Unimart, Inc., herein called Unimart, is also a California corporation engaged in the operation of a retail store and gasoline service station at San Diego, California.

Unimart commenced business operations on or about November 5, 1959. In the course and conduct of its business operations, Unimart, from November 5, 1959, to about March 1, 1960, did a gross volume of business in excess of $500,000. During the same period Unimart purchased and received goods valued in excess of $50,000 directly from points outside the State of California.

Bradshaw, Inc., herein called Bradshaw, is also a California corporation engaged in the operation of a chain of retail stores in the San Diego, California, area and is _a member of Food Employers Council, Inc., more fully described hereinafter.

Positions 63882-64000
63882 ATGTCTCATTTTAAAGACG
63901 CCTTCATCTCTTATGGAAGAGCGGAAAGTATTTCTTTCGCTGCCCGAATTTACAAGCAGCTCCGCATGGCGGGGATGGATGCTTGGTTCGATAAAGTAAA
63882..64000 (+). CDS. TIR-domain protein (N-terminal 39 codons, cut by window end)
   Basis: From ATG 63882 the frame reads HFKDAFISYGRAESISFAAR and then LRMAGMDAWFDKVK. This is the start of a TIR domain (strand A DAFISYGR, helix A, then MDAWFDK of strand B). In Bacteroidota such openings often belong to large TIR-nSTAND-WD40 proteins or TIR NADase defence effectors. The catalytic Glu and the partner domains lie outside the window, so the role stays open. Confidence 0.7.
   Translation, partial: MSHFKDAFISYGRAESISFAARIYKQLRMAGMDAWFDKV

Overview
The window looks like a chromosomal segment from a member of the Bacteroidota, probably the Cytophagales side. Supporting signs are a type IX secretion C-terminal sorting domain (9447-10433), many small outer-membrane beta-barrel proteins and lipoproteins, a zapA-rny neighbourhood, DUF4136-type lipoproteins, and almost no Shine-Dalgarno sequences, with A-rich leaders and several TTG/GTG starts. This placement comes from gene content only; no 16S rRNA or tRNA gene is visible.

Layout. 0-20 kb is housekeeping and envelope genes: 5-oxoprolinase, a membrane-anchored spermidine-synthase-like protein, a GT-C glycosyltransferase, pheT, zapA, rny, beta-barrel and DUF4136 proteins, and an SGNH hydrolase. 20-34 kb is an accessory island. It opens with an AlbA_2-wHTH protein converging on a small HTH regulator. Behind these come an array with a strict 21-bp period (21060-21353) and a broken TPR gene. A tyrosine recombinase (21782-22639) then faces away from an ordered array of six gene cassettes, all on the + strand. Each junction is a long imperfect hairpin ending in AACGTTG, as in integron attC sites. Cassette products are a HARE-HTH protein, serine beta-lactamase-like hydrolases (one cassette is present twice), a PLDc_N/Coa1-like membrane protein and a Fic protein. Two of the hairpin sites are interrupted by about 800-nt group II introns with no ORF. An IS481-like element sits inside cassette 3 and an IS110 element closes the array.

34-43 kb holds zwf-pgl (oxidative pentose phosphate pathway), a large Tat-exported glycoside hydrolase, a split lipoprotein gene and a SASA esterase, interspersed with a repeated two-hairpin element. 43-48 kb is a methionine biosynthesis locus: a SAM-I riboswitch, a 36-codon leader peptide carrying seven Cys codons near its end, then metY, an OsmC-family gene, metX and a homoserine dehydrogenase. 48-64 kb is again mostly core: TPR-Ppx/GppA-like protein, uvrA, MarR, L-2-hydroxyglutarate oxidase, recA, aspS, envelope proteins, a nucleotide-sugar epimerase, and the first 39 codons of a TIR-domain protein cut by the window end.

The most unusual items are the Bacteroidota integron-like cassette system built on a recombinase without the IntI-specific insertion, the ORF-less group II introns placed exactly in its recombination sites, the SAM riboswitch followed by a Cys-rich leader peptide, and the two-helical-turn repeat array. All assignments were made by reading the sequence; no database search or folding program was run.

M & S Foods, herein called M & S, is a partnership composed of Seymour Rabin,

J. Herbert Reder, and Bernard Arenson which engages in the operation of a retail store at San Diego, California. This partnership is also a member of Food Employers Council, Inc.

Food Employers Council, Inc., is and at all times material hereto has been a trade association of employers in Southern California which exists, in part, for the purpose of representing its employer-members, including Bradshaw and M & S, in multiemployer collective bargaining with labor organizations, and which participates, through designated representatives, in the negotiation, execution and administration ,of collective-bargaining agreements on behalf of its employer-members with various labor organizations, including the Union. The...